← Back to posts

Welcome to Developmode

My new home

I haven’t really had the motivation for starting a developer blog until now. The main driver of that change is explained in detail in my first real blog entry, The State of Frontend Development. There are so many things happening in the frontend development world, just so much to talk about.

I’ve read and enjoyed many blogs from many experienced developers over the years. My own experience has gotten to the point where I feel like I now have something worthwhile to contribute to the conversation, and I could use a place to dump my thoughts.


Like any new blog, this one will start off with some simple entries, but I’m not a big fan of filler. The development websites that I enjoy the most have indepth content with complexity. They seemed more like well through-out articles than random thoughts hastily scribbled down. I find that enjoyable to read, so it follows that I would find that more enjoyable to write.

Static site generator?

A developer friend of mine has gotten into the Go language. He was a convert from Python. He used Hugo, a Go-based static site generator, to build out the website for an open-source game that we both played. I had previously glanced at static site generators based on Python, but never took the time to play with them. After talking with him and looking through the Hugo docs, I thought, “Eh, why not?

The reasons for a static site generator over a database-driven CMS? There are a few. Simplicity of deployment and maintenance are good reasons. Another being that you can keep the entirety of your website in version control (Git), data and all.

Another one for me is simply to have experience with it.

The limitations of a static site are somewhat obvious, starting with the lack of dynamic content. There are some ways around that using 3rd party services — Disqus is commonly used for comments on static sites. I can also add on my own dynamic portion using a backend REST API and a frontend JS client. But there must be some reason to add that. Many websites have very little dynamic content.

Hugo is fun to learn. The basics are not that difficult to pick up. The only difficulty I’ve had thus far has been with learning the details of the Go template system, which Hugo uses by default. It is possible that Developmode may switch template systems in the future. In particular, the Amber template engine is interesting as it is inspired by the HTML preprocessor langauges HAML and Jade.

Reponsive grid layout

The Sass-based grid layout system that I’m using is Susy, which I have used before on another project and enjoyed. I find it to be very flexible where very complex layouts can be achieved very easily. It doesn’t suffer from class overload like many other grid frameworks.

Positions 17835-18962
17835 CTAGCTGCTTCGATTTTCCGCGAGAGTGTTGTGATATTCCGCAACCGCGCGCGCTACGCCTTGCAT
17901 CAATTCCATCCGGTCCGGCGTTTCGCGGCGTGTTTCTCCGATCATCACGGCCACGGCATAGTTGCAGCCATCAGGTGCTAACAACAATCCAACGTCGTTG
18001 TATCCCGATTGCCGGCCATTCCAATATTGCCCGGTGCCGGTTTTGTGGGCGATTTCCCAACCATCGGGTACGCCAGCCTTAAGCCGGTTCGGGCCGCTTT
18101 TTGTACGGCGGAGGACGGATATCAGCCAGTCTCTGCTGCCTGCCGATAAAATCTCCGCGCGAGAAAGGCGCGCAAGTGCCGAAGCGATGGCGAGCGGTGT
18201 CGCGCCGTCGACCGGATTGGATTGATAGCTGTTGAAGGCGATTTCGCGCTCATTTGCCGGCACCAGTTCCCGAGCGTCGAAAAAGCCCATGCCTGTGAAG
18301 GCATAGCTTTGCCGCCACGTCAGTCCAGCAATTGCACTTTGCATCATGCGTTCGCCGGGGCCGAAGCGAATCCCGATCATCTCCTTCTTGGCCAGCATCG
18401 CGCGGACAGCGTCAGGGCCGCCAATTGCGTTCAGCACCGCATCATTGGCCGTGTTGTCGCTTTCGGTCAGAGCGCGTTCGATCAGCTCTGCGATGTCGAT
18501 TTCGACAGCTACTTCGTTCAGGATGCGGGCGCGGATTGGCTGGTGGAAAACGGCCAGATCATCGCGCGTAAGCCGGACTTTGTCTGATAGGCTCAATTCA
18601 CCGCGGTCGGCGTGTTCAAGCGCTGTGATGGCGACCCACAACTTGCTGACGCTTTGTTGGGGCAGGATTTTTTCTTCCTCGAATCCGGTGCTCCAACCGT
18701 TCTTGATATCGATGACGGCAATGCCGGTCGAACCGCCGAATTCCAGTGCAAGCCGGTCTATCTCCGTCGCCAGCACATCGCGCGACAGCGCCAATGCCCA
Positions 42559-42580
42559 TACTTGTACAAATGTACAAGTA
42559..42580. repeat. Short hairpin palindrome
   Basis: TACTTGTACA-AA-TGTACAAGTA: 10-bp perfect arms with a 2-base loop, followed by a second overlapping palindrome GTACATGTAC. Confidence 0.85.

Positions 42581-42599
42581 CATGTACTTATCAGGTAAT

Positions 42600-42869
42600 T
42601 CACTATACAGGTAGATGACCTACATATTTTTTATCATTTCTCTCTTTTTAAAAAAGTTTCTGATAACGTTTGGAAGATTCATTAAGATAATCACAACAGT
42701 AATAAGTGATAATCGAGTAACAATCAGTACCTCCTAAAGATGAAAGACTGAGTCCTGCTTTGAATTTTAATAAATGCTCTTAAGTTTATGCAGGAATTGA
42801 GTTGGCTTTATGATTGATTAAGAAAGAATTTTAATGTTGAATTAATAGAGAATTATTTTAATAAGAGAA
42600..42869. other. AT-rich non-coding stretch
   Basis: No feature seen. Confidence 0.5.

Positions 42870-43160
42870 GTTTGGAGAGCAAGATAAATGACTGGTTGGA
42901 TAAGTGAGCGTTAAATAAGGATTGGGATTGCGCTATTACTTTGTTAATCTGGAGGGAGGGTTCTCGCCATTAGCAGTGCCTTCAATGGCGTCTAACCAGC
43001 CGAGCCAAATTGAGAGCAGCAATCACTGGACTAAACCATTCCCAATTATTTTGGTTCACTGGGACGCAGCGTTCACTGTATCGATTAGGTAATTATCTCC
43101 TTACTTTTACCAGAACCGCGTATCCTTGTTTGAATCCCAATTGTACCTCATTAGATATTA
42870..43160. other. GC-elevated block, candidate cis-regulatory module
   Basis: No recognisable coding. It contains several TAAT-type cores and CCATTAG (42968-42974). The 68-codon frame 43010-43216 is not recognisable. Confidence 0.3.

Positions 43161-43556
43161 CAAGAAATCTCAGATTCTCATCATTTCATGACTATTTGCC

Some refer to this type of grid layout as a smart layout — “layouts that appear correctly without the use of classes to specifically tell an element how it should be presented”. This way, you can use classes more to describe what the element is rather than describing its layout. It seems to work for me.


The design I went with for Developmode was somewhat whimsical, and will have ongoing adjustments or even redesigns. It may be a place where I experiment with some interface ideas.

One limitation of Hugo (to my knowledge) is that it doesn’t support multi-themes or sub-themes. This is something I’ve previously used with the Drupal CMS. I don’t see a technical reason why a static site can’t have different contexts defined and different themes or frontend behaviors delivered for areas of the site. I’ll have to scour around for any ongoing discussions about this with Hugo. I’ll also keep an eye on the Hugo roadmap.

Build out

I used Grunt and Bower for the project construction.

I might consider switching over to Gulp and Slush in the future.

The Roadmap

Who knows? This is just a start and I do not know where it may lead. Developmode may evolve from my personal blog / portfolio to an E-zine on development topics.

Or not.

← Back to posts


Photo of Brian Ritchie

Brian Ritchie

Frontend Developer
& Designer


Javascript / jQuery
Responsive / Mobile-Design
Sass / Less
Bootstrap / Foundation
Susy / Compass


PDF format ODT format DOCx format DOC format